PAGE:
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A trip down memory lane: The 1904 St. Louis Olympics

Start of the 1904 Olympic Marathon Race.
Missouri Historical Society
Start of the 1904 Olympic Marathon Race.

The St. Louis Sports Commission (SLSC) announced that the International Olympic Committee (IOC) is granting each city that has hosted the games the chance to display two grand sculptures of the Olympic rings. St. Louis is among those cities and was even the first city in the United States to host the historic athletic competition.

On Thursday’s St. Louis on the Air, producer Alex Heuer delved into the history of the 1904 Olympics in St. Louis and discussed new efforts to commemorate that past. Joining the discussion were Jody Sowell, director of exhibitions and research at the Missouri Historical Society, and Mike Loynd, a local attorney who's the chairman of the St. Louis Sports Commission's Olympic Committee.

Listen for more on the 1904 St. Louis Olympics:

The first two modern-day Olympics were held in Greece, then in Paris. In 1901, the IOC decided that the third Olympics would be be held in the United States. Chicago was unanimously chosen to originally host the 1904 Olympics, Sowell said.

But then St. Louis decided to move its World’s Fair exposition to 1904, where an athletic competition was announced that claimed to overshadow the forthcoming Olympics in Chicago.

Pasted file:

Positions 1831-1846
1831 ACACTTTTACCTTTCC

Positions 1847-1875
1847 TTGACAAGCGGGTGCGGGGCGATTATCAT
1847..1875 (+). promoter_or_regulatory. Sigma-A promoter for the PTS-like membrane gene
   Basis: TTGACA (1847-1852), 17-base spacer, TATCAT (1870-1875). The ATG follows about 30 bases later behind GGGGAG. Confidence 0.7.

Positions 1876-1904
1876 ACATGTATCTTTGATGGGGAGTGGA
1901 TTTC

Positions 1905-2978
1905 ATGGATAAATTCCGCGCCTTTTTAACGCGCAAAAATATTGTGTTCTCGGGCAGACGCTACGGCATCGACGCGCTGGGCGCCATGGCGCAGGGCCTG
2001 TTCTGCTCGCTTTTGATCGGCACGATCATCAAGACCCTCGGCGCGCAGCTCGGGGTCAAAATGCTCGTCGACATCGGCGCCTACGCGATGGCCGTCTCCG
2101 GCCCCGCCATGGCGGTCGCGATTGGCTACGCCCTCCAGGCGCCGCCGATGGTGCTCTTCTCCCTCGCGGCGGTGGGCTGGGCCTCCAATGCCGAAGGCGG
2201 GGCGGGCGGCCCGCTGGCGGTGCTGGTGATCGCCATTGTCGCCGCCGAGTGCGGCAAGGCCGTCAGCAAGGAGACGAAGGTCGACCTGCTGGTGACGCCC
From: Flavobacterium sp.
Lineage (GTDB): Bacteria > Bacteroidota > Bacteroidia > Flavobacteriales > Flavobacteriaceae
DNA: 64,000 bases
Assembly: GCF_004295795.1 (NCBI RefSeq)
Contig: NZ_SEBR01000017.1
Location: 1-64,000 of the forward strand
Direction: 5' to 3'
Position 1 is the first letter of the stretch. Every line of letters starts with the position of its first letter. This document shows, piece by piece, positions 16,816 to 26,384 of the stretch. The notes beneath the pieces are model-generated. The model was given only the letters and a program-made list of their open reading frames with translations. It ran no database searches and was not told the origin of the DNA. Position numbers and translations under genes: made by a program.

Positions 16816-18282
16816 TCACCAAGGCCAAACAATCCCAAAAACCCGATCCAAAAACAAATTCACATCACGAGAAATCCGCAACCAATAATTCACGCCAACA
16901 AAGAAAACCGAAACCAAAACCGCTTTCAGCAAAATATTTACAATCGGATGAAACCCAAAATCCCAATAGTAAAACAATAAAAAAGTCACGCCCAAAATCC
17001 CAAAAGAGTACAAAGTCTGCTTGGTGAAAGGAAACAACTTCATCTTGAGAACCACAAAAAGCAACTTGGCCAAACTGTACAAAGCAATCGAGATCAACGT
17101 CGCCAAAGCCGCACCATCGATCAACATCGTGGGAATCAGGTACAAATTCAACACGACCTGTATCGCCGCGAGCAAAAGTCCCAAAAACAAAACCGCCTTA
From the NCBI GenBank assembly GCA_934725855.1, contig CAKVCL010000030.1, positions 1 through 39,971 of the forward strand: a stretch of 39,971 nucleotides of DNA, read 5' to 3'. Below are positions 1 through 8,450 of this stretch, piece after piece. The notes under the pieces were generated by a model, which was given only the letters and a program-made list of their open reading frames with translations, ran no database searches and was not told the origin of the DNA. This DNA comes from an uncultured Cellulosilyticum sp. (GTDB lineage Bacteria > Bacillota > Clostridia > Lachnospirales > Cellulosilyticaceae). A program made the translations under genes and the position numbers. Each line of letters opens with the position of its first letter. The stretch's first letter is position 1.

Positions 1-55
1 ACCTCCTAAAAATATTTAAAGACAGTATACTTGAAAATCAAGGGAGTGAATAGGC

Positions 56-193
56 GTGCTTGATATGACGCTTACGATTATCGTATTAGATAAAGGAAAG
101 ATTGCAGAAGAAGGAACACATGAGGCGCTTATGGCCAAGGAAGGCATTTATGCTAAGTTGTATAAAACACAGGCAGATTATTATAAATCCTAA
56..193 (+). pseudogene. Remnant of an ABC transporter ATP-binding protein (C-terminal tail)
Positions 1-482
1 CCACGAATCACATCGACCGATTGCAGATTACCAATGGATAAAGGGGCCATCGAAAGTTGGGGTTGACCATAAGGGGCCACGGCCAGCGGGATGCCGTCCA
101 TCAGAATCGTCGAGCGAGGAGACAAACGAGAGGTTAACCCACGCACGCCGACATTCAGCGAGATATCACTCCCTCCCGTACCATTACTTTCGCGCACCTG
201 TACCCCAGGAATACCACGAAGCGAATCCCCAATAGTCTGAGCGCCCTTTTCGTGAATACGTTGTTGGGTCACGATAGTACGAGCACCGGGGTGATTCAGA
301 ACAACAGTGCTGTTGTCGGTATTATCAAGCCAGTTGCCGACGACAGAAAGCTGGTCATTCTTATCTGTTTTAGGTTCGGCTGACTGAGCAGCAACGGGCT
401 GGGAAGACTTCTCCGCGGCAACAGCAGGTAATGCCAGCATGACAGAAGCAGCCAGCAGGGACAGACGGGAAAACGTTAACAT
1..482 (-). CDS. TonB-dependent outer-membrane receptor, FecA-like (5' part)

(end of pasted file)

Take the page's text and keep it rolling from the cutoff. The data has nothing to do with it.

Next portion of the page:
“People went back to the discussion table and decided to reverse that decision and give the [Olympic] Games to St. Louis,” Sowell said.

Loynd said the two sculptures that will be built to commemorate and embrace the city’s history will have to follow IOC guidelines, which states that the sculptures have to be on an Olympic historic site. The first modern-day Olympic gymnasium, stadium and track were built on the Washington University campus.

“They’re really going to empower people and make us hopefully think more about our past and look forward into the future to inspire others to potentially try to strive for these great things,” Loynd said.

Over the years, the games held in St. Louis have received a bad reputation for not being prepared to host the competitions. Loynd said he hopes that bringing up the past events and clearing up some misconceptions will come with the new efforts to highlight the city’s accomplishments.

St. Louis on the Air brings you the stories of St. Louis and the people who live, work and create in our region. St. Louis on the Air host Don Marsh and producers Mary EdwardsAlex Heuer and Lara Hamdan give you the information you need to make informed decisions and stay in touch with our diverse and vibrant St. Louis region.

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Lara is the Engagement Editor at St. Louis Public Radio.